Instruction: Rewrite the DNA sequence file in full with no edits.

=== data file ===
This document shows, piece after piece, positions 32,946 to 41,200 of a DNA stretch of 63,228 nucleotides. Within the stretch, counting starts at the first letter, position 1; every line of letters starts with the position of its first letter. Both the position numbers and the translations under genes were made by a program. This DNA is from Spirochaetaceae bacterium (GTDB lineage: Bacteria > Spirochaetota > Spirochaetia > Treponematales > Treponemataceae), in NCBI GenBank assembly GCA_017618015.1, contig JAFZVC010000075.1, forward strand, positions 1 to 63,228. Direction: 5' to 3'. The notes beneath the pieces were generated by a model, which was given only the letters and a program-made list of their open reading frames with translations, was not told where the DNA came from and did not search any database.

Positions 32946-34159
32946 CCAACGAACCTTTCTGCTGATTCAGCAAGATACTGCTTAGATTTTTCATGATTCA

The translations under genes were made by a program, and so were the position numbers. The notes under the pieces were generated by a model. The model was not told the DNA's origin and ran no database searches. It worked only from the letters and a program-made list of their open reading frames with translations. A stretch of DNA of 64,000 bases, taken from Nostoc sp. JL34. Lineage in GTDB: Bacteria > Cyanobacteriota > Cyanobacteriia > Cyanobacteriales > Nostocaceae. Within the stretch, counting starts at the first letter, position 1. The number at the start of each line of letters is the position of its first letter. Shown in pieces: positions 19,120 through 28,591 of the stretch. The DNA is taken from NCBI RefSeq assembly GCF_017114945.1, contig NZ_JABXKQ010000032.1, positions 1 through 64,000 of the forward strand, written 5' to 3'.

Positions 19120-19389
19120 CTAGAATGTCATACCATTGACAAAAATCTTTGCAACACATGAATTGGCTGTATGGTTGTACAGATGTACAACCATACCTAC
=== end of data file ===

This document shows, piece after piece, positions 32,946 to 41,200 of a DNA stretch of 63,228 nucleotides. Within the stretch, counting starts at the first letter, position 1; every line of letters starts with the position of its first letter. Both the position numbers and the translations under genes were made by a program. This DNA is from Spirochaetaceae bacterium (GTDB lineage: Bacteria > Spirochaetota > Spirochaetia > Treponematales > Treponemataceae), in NCBI GenBank assembly GCA_017618015.1, contig JAFZVC010000075.1, forward strand, positions 1 to 63,228. Direction: 5' to 3'. The notes beneath the pieces were generated by a model, which was given only the letters and a program-made list of their open reading frames with translations, was not told where the DNA came from and did not search any database.

Positions 32946-34159
32946 CCAACGAACCTTTCTGCTGATTCAGCAAGATACTGCTTAGATTTTTCATGATTCA

The translations under genes were made by a program, and so were the position numbers. The notes under the pieces were generated by a model. The model was not told the DNA's origin and ran no database searches. It worked only from the letters and a program-made list of their open reading frames with translations. A stretch of DNA of 64,000 bases, taken from Nostoc sp. JL34. Lineage in GTDB: Bacteria > Cyanobacteriota > Cyanobacteriia > Cyanobacteriales > Nostocaceae. Within the stretch, counting starts at the first letter, position 1. The number at the start of each line of letters is the position of its first letter. Shown in pieces: positions 19,120 through 28,591 of the stretch. The DNA is taken from NCBI RefSeq assembly GCF_017114945.1, contig NZ_JABXKQ010000032.1, positions 1 through 64,000 of the forward strand, written 5' to 3'.

Positions 19120-19389
19120 CTAGAATGTCATACCATTGACAAAAATCTTTGCAACACATGAATTGGCTGTATGGTTGTACAGATGTACAACCATACCTAC